When trying to expand or leverage your successful business to further growth two models that are commonly used are franchising and licensing. While they may mistakenly be used interchangeably they are two distinct concepts and this article will discuss their differences to assist you in deciding between franchising vs. licensing.
In a franchising model you are selling another individual or company the right to use your business model and business name to essentially operate as an independent location of your company. With franchising you still retain a great deal of control over the actual operations of the other location and in many cases they have to share some costs with you. These costs may relate to branding and marketing of the business as a whole, which you still manage yourself but for which all franchises would benefit.
Franchise owners typically provide territorial rights to franchisees, allowing them to control a certain area, which also ensures that new franchises can’t cut in on an already existing franchises business. Examples of franchises in the U.S. would include Burger King, Subway, and Chipotle.
It is important to note that franchises are governed by securities laws and any arrangement that is technically a franchise arrangement (even if it’s legally worded differently) will fall under these laws. There have been instances in the past where companies have issues agreements labelled as licensing agreements but they have been later deemed to be franchises.
In a licensing model you are selling the right to use your intellectual property (IP), brand, or business processes to another party. Licenses do not typical come with restriction in terms of providing a territory or a market for the exclusive use of the licensee. Additionally you do not retain control over the licensee once you have sold the right to use your IP or brand, though limits can be in place over how they use it specifically. Examples of licensed products include Microsoft Office and sports teams giving merchandise sellers a license to use their brand.
Licensing arrangements are governed by standard contract law so there are less administrative burdens than in a franchising arrangement.
Franchising vs. Licensing
When considering which model will work best for your business you need to consider the nature of your business and what degree of control you need over your IP or brand when it is used by others. In assessing this you need to consider if someone else using your IP or product in a manner you would not approve would impact your business. For a company like Burger King ensuring rigid control and consistency among locations is important, but if you’re selling software it’s less important that you control the use of the users.
|Terminology||The term royalties is normally used.||Management fees is considered as the appropriate term.|
|Element||Products, or even a single product, are the common element.||Covers the total business format, including know-how, intellectual rights, goodwill, trade marks and business contacts. Franchising is all-encompassing, whereas licensing concerns just one part of the business.|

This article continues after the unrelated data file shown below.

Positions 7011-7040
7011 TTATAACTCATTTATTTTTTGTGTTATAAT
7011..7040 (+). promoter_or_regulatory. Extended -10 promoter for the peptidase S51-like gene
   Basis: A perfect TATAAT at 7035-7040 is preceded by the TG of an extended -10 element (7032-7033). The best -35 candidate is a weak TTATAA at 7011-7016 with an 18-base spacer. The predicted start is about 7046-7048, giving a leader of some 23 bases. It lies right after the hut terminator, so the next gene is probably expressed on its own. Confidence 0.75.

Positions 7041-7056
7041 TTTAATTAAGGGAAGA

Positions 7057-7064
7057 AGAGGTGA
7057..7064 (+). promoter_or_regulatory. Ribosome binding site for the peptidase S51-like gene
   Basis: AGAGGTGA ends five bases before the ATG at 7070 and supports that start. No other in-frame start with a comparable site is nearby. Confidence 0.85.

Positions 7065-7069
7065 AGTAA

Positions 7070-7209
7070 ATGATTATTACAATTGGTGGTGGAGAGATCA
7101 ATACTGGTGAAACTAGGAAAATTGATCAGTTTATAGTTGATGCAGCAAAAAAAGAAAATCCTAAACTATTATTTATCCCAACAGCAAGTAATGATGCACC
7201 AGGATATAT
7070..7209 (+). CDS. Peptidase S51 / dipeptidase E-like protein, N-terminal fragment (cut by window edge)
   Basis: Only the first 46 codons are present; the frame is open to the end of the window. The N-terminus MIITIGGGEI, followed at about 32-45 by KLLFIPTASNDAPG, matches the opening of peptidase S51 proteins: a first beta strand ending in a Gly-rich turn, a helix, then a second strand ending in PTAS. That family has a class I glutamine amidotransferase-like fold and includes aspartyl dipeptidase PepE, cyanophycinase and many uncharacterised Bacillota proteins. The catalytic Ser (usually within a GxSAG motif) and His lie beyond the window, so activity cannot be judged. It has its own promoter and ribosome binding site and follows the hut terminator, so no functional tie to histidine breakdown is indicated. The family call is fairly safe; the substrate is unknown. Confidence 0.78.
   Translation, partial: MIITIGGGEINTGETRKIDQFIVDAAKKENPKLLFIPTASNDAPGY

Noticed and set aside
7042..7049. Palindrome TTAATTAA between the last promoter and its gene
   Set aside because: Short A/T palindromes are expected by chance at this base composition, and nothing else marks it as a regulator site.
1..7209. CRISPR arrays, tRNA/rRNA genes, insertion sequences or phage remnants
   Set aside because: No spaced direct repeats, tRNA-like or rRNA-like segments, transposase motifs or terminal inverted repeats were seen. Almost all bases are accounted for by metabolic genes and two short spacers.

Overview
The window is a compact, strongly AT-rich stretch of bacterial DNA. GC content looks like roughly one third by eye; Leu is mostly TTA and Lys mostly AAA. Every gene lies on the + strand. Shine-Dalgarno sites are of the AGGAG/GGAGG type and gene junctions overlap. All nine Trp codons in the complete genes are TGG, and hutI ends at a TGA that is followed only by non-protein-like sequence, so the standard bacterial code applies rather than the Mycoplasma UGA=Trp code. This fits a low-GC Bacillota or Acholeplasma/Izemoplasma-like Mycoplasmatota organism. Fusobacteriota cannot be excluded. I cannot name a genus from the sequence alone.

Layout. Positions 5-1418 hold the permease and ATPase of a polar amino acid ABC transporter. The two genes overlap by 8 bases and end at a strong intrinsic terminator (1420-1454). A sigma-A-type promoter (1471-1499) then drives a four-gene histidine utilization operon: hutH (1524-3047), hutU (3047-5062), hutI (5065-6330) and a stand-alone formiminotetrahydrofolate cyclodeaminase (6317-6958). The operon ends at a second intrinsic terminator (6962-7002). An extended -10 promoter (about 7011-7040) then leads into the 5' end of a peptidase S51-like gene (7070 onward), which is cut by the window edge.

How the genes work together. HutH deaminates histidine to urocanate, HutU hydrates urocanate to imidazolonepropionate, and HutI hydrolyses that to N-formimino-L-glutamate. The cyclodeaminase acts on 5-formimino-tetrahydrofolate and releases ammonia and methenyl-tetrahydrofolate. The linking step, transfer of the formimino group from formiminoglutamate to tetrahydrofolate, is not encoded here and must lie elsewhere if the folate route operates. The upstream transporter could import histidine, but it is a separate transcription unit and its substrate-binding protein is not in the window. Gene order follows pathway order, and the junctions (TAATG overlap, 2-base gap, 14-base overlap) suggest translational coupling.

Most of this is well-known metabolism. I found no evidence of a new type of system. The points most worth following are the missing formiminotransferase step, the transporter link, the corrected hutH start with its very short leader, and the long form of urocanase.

|Business situation||Licenses are usually taken by well-established businesses.||Tends to be a startup situation, certainly as regards the franchisee.|
|Duration||Terms of 16-20 years are common (particularly where they relate to technical know-how, copyright and trade marks). The terms are similar for patents.||The franchise agreement is normally for 5 years. Sometimes it is extended to 11 years. Franchises are frequently renewable.|
|Selection of partner||Licenses are usually self-selecting. They are often established businesses and can demonstrate that they are in a strong position to operate the license in question. A licensee can often pass its licence on to an associate or sometimes unconnected company with little or no reference back to the original licensor.||The franchisee is very definitely selected by the franchisor. Its eventual replacement is controlled by the franchisor.|
|Research||Usually concerns specific existing products. Thus, very little benefit from ongoing research is being passed on by the licensor to its licensee.||The franchisor is expected to pass on to its franchisees the total business format, including benefits of ongoing research programmes as part of the agreement.|
|Goodwill||There is no goodwill attached to the licence as it is totally retained by the licensor.||Although the franchisor does retain the main goodwill, the franchisee picks up an element of localized goodwill: he invests more for the business format than the assets received are actually worth, as intangible assets not shown on the balance sheet are likewise part of the agreement.|
|Negotiation||Licensees enjoy a substantial measure of free negotiation. They can use their trade muscle and their established position in the marketplace as bargaining tools.||There is a standard fee structure. Any variation within an individual franchise system would cause confusion and is therefore usually not applicable.|
Both arrangements can generate significant revenues through the royalties and cost sharing that can occur. That is why so many businesses approach use these models as otherwise it would be difficult to expand and grow the business out of internal cash and resources alone.